San Diego’s Scientist-Entrepreneurs Look to “Virtual Incubator” to Help Life Sciences Startups
A grassroots group of local life sciences entrepreneurs—frustrated by their inability to get the resources they need to start new companies—has formed a working group to develop a “virtual incubator” to help seed-stage biotech startups get established in San Diego.
Scott Struthers, a co-founder of the San Diego Entrepreneurs Exchange (SDEE), which was formed by rank-and-file biotech researchers earlier this year, says their idea for a virtual incubator is akin to “letting a friend sleep on your couch.” The idea is to use LinkedIn and related networking tools to help match startup founders with unused laboratory space and other things they need, such as loaner laboratory instruments that would be too costly to lease or buy.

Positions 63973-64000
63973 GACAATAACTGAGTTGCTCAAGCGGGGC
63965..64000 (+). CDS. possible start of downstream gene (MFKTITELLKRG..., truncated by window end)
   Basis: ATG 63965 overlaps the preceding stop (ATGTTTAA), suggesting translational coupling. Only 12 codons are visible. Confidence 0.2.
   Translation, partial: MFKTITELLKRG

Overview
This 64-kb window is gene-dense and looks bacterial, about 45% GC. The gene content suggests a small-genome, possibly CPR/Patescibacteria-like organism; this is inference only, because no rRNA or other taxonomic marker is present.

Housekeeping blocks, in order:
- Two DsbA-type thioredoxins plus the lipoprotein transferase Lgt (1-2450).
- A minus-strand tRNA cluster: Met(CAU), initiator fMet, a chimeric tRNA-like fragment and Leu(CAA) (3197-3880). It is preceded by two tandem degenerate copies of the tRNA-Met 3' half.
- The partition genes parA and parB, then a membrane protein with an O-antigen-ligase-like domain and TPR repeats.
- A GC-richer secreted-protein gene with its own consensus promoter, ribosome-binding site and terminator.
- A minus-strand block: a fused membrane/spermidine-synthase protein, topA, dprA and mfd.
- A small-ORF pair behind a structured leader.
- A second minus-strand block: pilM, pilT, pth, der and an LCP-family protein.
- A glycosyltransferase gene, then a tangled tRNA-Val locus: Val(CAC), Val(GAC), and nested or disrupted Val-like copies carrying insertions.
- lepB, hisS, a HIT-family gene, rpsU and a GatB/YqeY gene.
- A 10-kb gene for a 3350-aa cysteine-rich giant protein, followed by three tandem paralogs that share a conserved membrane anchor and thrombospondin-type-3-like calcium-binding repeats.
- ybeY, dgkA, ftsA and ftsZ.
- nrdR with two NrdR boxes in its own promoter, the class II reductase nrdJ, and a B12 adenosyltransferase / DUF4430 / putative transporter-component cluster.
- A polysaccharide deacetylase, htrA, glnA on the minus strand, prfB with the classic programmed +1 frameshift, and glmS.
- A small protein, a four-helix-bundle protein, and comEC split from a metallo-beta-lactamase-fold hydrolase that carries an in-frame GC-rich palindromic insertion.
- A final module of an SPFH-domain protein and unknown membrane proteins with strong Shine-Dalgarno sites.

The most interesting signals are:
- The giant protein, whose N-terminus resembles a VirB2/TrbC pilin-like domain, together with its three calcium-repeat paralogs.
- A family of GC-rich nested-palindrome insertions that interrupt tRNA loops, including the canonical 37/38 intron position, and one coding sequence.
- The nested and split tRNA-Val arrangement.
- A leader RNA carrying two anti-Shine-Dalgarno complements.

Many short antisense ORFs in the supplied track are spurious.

A lot of scientist-entrepreneurs are trying to get the technical data they need to reach a “proof of concept” threshold required for seed funding—or even a Small Business Innovation Research grant—without having to buy capital equipment or sign a long-term lease for laboratory space, says David Pearson, a consultant who provides life sciences management services in San Diego. If they do the proof of concept research where they’re working—if they are working—they’ll lose their intellectual property, Pearson says.
“The biggest problem we have as small companies is that you can’t rent 1,000 square feet of lab space,” says Struthers, who founded Crinetics Pharmaceuticals after leaving San Diego’s Neurocrine Biosciences (NASDAQ: NBIX) at the end of 2008. “You can rent 20,000 square feet, but you can’t rent 1,000 square feet.”
The real significance of the effort, though, might be in the way it shows how San Diego’s scientist-entrepreneurs are coping with new economic realities, including a scarcity of … Next Page »